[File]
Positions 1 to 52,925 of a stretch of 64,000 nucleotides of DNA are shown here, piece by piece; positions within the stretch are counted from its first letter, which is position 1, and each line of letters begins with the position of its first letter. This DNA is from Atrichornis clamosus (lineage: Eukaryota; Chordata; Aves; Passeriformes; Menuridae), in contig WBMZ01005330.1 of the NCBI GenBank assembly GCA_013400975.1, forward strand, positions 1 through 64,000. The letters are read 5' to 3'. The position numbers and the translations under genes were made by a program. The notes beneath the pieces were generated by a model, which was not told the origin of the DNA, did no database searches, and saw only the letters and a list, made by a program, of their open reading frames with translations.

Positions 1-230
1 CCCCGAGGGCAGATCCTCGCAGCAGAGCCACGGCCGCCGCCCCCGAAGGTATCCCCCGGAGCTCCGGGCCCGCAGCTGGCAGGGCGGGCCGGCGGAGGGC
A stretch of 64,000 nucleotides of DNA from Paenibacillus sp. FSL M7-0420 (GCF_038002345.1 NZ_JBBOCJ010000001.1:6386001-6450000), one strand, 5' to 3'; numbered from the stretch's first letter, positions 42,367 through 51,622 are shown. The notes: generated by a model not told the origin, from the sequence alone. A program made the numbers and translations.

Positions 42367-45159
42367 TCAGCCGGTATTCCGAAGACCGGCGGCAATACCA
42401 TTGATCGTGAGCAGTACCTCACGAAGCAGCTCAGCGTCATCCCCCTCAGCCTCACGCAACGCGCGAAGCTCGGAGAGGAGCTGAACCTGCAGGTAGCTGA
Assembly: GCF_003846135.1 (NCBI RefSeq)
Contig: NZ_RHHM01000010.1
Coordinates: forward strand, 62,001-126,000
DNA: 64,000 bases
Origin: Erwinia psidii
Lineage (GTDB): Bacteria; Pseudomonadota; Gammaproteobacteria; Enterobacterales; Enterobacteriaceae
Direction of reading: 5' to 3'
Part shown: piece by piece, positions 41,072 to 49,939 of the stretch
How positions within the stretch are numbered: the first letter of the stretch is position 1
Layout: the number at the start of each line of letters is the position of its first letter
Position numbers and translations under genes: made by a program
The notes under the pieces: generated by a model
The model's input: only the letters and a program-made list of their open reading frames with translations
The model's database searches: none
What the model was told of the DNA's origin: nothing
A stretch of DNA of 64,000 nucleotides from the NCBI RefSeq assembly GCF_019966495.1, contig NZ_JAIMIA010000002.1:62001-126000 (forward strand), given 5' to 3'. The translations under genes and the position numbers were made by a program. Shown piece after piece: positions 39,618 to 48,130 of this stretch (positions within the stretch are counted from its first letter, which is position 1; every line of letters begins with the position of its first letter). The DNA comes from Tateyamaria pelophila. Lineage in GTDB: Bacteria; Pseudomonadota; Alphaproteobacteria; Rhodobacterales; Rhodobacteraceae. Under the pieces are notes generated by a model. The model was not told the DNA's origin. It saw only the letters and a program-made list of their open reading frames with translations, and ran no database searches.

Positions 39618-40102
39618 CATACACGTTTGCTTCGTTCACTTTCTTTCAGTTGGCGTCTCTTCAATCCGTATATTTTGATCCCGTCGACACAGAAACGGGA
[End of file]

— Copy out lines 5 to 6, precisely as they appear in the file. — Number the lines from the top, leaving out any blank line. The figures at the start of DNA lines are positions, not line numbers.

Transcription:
Positions 42367-45159
42367 TCAGCCGGTATTCCGAAGACCGGCGGCAATACCA